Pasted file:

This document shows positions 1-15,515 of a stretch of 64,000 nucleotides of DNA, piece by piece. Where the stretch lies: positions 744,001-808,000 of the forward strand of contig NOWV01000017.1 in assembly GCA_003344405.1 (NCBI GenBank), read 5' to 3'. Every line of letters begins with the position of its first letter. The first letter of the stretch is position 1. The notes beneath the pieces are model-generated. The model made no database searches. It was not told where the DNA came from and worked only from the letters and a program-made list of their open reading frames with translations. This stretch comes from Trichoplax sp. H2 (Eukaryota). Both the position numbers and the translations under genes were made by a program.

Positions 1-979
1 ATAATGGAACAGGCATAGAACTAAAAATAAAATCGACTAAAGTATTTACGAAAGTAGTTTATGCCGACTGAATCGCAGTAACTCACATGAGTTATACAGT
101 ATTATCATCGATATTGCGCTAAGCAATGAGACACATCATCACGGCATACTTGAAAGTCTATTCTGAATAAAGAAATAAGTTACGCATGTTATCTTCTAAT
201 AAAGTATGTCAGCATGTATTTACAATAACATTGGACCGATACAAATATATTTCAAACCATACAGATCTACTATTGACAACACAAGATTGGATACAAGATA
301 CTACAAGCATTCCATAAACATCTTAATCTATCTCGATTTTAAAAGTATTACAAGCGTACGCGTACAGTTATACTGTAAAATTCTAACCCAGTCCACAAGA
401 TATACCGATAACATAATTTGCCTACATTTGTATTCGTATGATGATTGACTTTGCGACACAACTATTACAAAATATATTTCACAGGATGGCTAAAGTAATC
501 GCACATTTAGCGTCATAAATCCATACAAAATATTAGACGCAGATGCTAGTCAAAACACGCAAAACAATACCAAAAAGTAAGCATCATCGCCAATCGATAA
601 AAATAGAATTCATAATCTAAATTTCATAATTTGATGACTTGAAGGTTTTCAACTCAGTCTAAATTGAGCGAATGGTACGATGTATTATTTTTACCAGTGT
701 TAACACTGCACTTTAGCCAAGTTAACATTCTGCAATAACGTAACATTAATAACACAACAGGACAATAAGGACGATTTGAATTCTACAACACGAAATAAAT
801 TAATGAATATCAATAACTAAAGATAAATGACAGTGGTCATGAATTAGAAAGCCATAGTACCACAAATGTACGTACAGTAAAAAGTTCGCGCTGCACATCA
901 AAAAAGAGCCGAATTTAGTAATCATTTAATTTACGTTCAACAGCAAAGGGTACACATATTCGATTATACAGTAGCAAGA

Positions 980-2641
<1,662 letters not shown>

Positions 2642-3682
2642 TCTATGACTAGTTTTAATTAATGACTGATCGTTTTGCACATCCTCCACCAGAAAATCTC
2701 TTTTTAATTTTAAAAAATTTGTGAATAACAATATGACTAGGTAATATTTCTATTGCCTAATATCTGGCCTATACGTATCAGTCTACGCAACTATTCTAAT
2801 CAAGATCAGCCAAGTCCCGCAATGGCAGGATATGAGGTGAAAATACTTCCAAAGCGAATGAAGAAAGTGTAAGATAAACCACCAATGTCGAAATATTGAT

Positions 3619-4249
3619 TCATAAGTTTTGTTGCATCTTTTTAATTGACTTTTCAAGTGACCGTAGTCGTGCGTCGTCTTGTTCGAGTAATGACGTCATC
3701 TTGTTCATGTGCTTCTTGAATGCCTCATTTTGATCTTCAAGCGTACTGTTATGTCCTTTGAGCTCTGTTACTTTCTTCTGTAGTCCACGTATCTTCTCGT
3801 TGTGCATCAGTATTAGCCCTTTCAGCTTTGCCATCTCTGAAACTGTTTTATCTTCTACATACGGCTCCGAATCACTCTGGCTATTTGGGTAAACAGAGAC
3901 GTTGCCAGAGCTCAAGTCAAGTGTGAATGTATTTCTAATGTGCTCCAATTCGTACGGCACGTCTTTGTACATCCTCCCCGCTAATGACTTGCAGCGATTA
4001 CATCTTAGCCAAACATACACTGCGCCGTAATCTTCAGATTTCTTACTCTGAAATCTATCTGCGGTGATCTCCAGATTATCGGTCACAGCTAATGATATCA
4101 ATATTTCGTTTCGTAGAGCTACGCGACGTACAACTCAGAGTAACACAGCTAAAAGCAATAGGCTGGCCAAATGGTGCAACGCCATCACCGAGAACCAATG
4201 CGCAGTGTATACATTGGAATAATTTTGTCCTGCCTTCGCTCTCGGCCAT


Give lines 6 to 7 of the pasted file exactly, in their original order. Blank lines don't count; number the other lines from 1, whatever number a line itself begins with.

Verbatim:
301 CTACAAGCATTCCATAAACATCTTAATCTATCTCGATTTTAAAAGTATTACAAGCGTACGCGTACAGTTATACTGTAAAATTCTAACCCAGTCCACAAGA
401 TATACCGATAACATAATTTGCCTACATTTGTATTCGTATGATGATTGACTTTGCGACACAACTATTACAAAATATATTTCACAGGATGGCTAAAGTAATC